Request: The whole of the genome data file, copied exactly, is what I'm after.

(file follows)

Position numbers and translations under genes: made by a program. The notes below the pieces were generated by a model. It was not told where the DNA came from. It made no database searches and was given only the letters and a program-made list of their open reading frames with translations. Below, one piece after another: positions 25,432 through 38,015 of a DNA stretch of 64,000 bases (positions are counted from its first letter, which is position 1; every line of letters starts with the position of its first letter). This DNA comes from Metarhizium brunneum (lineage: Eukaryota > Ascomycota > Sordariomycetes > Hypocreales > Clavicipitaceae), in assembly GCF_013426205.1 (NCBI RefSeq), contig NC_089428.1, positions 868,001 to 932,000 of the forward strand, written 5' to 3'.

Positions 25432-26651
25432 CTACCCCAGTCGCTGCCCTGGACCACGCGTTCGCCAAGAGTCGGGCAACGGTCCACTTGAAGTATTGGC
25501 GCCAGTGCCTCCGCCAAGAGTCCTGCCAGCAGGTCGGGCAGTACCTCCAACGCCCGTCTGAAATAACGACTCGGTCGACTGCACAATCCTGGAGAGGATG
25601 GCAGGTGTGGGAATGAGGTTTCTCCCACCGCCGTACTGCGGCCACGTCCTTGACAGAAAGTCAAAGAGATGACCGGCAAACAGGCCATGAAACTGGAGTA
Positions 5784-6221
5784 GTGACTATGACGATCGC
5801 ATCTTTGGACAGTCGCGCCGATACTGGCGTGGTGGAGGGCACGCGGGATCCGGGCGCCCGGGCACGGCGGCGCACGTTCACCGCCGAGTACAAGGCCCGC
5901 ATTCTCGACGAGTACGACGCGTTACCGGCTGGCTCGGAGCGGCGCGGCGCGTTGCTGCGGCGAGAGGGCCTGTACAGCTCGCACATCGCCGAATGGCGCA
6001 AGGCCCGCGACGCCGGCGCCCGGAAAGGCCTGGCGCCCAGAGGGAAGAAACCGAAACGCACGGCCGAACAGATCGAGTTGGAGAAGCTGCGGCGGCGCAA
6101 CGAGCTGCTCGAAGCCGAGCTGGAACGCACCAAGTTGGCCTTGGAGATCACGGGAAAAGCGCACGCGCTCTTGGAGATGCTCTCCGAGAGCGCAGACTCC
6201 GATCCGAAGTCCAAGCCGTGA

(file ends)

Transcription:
Position numbers and translations under genes: made by a program. The notes below the pieces were generated by a model. It was not told where the DNA came from. It made no database searches and was given only the letters and a program-made list of their open reading frames with translations. Below, one piece after another: positions 25,432 through 38,015 of a DNA stretch of 64,000 bases (positions are counted from its first letter, which is position 1; every line of letters starts with the position of its first letter). This DNA comes from Metarhizium brunneum (lineage: Eukaryota > Ascomycota > Sordariomycetes > Hypocreales > Clavicipitaceae), in assembly GCF_013426205.1 (NCBI RefSeq), contig NC_089428.1, positions 868,001 to 932,000 of the forward strand, written 5' to 3'.

Positions 25432-26651
25432 CTACCCCAGTCGCTGCCCTGGACCACGCGTTCGCCAAGAGTCGGGCAACGGTCCACTTGAAGTATTGGC
25501 GCCAGTGCCTCCGCCAAGAGTCCTGCCAGCAGGTCGGGCAGTACCTCCAACGCCCGTCTGAAATAACGACTCGGTCGACTGCACAATCCTGGAGAGGATG
25601 GCAGGTGTGGGAATGAGGTTTCTCCCACCGCCGTACTGCGGCCACGTCCTTGACAGAAAGTCAAAGAGATGACCGGCAAACAGGCCATGAAACTGGAGTA
Positions 5784-6221
5784 GTGACTATGACGATCGC
5801 ATCTTTGGACAGTCGCGCCGATACTGGCGTGGTGGAGGGCACGCGGGATCCGGGCGCCCGGGCACGGCGGCGCACGTTCACCGCCGAGTACAAGGCCCGC
5901 ATTCTCGACGAGTACGACGCGTTACCGGCTGGCTCGGAGCGGCGCGGCGCGTTGCTGCGGCGAGAGGGCCTGTACAGCTCGCACATCGCCGAATGGCGCA
6001 AGGCCCGCGACGCCGGCGCCCGGAAAGGCCTGGCGCCCAGAGGGAAGAAACCGAAACGCACGGCCGAACAGATCGAGTTGGAGAAGCTGCGGCGGCGCAA
6101 CGAGCTGCTCGAAGCCGAGCTGGAACGCACCAAGTTGGCCTTGGAGATCACGGGAAAAGCGCACGCGCTCTTGGAGATGCTCTCCGAGAGCGCAGACTCC
6201 GATCCGAAGTCCAAGCCGTGA